Speaking at a productivity roadshow at the Nissan car plant in Sunderland, she said the Government would outline specific proposals to make existing tax incentives more user-friendly, along with new tax measures to stimulate R&D in small and medium-sized firms and encourage big firms to invest in smaller enterprises.
The package of measures is part of the Government's drive to close the 30 per cent productivity gap between British industry and its German, American and French rivals.
"The Government has shown its determination to tackle the UK's productivity challenge using all the levers at its disposal, including the tax system," Ms Primarolo said. "But to do so effectively, it needs the help of business to inform the debate and design effective policies."
The Paymaster General said the Government would need to weigh up the cost-effectiveness of specific measures involving tax breaks. That would require a level-headed assessment of their impact on business innovation and enterprise.
Apart from tax incentives, the Government is also keen to foster the concept of "corporate venturing," whereby large companies invest in and form partnerships with smaller enterprises. Ms Primarolo said the Government would examine what scope there was to "kick-start" this kind of activity.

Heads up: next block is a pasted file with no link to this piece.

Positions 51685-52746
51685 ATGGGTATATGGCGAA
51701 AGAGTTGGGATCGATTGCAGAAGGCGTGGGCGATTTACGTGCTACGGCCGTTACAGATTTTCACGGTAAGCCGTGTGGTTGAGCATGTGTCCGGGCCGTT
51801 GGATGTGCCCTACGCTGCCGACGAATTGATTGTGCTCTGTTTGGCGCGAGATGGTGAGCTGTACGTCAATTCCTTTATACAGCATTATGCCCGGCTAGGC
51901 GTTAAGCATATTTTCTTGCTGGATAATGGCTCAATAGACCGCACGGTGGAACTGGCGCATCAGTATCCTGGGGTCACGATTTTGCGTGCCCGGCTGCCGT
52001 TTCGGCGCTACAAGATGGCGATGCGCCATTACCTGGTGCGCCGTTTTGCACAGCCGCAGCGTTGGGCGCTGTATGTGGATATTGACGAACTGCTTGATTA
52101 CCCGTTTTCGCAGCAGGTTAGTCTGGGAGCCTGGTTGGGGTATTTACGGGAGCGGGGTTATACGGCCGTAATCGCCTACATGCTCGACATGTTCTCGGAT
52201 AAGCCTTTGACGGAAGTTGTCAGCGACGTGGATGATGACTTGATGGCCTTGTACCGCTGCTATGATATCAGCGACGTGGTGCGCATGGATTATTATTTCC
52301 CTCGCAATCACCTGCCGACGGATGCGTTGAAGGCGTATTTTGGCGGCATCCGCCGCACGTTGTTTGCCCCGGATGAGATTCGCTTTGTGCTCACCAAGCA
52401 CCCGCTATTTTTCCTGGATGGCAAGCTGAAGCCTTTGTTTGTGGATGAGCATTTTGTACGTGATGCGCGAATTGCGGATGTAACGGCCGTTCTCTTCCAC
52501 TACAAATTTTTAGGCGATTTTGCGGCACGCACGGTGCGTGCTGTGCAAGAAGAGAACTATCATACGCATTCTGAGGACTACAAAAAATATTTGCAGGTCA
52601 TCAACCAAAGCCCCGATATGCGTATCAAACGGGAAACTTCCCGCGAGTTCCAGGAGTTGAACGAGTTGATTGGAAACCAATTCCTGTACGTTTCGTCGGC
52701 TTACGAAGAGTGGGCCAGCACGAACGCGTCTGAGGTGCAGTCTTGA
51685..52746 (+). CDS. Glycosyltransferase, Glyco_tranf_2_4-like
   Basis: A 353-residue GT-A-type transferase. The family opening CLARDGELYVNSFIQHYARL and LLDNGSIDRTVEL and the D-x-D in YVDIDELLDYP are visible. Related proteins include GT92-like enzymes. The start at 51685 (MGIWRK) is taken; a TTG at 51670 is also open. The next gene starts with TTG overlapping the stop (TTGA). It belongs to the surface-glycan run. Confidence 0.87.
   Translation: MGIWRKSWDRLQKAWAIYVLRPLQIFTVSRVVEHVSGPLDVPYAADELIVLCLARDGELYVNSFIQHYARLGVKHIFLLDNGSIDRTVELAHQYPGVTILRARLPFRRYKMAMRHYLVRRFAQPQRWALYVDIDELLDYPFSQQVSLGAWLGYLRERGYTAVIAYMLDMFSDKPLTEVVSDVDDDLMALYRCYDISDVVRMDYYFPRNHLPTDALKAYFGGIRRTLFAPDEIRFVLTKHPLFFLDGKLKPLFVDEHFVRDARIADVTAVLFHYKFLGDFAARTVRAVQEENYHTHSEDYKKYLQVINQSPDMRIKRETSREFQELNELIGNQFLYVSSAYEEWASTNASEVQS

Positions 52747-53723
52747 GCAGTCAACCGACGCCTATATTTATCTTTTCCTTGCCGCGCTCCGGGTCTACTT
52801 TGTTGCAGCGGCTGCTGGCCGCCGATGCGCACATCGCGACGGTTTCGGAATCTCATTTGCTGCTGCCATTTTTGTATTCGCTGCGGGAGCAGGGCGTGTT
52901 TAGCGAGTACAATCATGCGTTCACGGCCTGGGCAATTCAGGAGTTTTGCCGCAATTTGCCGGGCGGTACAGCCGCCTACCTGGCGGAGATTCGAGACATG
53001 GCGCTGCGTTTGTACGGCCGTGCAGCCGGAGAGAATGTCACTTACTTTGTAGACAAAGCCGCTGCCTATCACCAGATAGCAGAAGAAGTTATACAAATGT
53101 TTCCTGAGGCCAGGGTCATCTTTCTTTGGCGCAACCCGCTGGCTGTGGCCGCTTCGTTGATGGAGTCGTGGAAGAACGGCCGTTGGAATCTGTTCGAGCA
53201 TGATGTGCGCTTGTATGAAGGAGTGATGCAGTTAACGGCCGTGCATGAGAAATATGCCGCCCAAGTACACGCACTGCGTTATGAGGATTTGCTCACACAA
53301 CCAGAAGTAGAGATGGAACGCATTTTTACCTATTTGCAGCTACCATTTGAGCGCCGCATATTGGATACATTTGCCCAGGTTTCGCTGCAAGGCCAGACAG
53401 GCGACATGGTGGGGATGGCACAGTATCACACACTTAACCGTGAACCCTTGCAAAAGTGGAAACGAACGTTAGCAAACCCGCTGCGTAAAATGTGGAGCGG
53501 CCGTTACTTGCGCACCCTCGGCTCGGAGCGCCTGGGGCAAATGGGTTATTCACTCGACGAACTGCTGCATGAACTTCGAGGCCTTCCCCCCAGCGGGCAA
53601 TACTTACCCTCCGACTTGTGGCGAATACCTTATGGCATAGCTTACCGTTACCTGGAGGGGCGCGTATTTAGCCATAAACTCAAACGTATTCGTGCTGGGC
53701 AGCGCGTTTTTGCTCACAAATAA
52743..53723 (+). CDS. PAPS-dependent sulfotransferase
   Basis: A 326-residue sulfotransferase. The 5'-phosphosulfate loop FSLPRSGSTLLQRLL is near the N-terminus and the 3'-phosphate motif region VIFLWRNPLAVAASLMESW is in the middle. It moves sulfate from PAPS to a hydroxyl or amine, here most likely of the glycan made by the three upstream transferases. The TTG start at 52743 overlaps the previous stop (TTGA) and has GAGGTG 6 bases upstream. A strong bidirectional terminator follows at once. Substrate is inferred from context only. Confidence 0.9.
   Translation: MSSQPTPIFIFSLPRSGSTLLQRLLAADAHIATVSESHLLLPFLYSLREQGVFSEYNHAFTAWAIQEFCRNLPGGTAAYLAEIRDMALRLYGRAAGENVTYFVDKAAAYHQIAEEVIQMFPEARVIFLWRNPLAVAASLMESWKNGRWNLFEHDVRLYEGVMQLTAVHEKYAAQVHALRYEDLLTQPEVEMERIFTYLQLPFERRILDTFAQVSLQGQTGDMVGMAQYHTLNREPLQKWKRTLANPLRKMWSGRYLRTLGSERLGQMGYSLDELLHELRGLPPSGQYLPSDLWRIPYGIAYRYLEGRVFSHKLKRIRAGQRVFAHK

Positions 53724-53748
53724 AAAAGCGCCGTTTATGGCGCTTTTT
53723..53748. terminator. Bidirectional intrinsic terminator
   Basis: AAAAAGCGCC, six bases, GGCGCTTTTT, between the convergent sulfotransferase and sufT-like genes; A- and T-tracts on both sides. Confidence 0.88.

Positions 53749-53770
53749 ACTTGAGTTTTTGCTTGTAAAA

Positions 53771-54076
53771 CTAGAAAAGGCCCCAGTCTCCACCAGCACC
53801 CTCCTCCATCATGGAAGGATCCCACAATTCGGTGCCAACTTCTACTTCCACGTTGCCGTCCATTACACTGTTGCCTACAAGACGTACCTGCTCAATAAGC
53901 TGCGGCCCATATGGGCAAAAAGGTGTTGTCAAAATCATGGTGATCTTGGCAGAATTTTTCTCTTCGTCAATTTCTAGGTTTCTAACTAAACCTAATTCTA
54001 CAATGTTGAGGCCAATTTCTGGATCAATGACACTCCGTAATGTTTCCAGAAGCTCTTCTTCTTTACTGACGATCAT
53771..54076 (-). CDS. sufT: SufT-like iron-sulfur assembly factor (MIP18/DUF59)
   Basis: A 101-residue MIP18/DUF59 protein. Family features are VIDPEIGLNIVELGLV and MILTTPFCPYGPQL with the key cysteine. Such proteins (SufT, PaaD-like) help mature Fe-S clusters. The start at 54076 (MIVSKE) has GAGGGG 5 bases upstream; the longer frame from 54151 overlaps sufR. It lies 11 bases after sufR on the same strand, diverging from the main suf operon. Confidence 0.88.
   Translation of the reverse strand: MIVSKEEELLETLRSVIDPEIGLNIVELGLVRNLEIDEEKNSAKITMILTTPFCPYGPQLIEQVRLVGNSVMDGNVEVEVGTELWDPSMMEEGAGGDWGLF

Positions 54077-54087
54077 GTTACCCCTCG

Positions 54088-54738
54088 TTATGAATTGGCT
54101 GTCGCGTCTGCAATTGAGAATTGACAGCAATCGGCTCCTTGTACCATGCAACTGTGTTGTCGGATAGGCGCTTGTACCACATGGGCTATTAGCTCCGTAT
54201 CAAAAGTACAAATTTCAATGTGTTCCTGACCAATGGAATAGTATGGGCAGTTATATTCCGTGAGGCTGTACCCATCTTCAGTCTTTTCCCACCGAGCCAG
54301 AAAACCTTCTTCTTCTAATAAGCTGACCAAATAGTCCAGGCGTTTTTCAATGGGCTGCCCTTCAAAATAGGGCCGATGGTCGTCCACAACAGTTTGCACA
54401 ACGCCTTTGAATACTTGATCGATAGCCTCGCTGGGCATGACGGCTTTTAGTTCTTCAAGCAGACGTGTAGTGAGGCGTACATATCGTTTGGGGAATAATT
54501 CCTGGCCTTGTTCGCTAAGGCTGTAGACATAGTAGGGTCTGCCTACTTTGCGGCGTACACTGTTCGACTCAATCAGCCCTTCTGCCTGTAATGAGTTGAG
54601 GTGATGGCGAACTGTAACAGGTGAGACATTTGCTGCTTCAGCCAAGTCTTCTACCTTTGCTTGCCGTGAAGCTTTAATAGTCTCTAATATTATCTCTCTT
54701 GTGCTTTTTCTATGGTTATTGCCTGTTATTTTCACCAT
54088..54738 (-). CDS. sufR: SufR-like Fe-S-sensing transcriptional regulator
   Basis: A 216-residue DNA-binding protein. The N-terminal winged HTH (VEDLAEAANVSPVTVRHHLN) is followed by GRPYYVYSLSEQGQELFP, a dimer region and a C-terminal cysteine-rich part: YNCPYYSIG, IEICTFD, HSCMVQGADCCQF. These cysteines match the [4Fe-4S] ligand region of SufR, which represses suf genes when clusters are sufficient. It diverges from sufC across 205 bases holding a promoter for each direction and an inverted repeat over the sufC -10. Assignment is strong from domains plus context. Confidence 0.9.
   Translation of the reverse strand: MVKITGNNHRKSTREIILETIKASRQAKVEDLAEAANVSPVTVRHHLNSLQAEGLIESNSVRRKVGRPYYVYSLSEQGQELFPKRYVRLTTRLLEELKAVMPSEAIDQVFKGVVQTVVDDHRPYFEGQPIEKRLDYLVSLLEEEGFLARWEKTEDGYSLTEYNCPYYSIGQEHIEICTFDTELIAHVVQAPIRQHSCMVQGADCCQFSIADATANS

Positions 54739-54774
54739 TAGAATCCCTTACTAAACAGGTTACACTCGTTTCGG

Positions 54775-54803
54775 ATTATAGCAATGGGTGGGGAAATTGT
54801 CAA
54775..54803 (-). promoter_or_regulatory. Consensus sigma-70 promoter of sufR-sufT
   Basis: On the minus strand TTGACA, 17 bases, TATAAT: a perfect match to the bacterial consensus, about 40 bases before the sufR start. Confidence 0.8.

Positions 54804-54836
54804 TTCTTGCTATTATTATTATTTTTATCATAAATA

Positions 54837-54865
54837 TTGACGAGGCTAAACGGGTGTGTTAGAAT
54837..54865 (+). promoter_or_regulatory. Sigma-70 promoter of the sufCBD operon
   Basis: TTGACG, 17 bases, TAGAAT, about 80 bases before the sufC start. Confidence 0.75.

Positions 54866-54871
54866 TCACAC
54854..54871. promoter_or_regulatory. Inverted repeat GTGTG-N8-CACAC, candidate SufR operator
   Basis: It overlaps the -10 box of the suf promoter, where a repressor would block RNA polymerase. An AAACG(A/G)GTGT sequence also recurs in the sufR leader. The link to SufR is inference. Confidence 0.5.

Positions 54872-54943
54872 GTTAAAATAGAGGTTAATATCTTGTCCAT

Other initiatives being taken to raise productivity include a review of the banking sector, plans to widen employee share ownership and simplification of the tax treatment of intellectual property.
The Nissan site was chosen for the fourth in a series of joint Treasury/Department of Trade and Industry productivity roadshows because it is the most efficient car plant in Europe, producing three times as many vehicles per man as Rover's Longbridge plant.
The Chancellor, Gordon Brown, signalled in his pre-Budget report that closing the productivity gap would be one of the Government's top priorities. He cited it as a fundamental long-term weakness of the British economy. Work carried out by the management consultants McKinsey shows that UK productivity lags the US by 40 per cent and Germany by at least 20 per cent.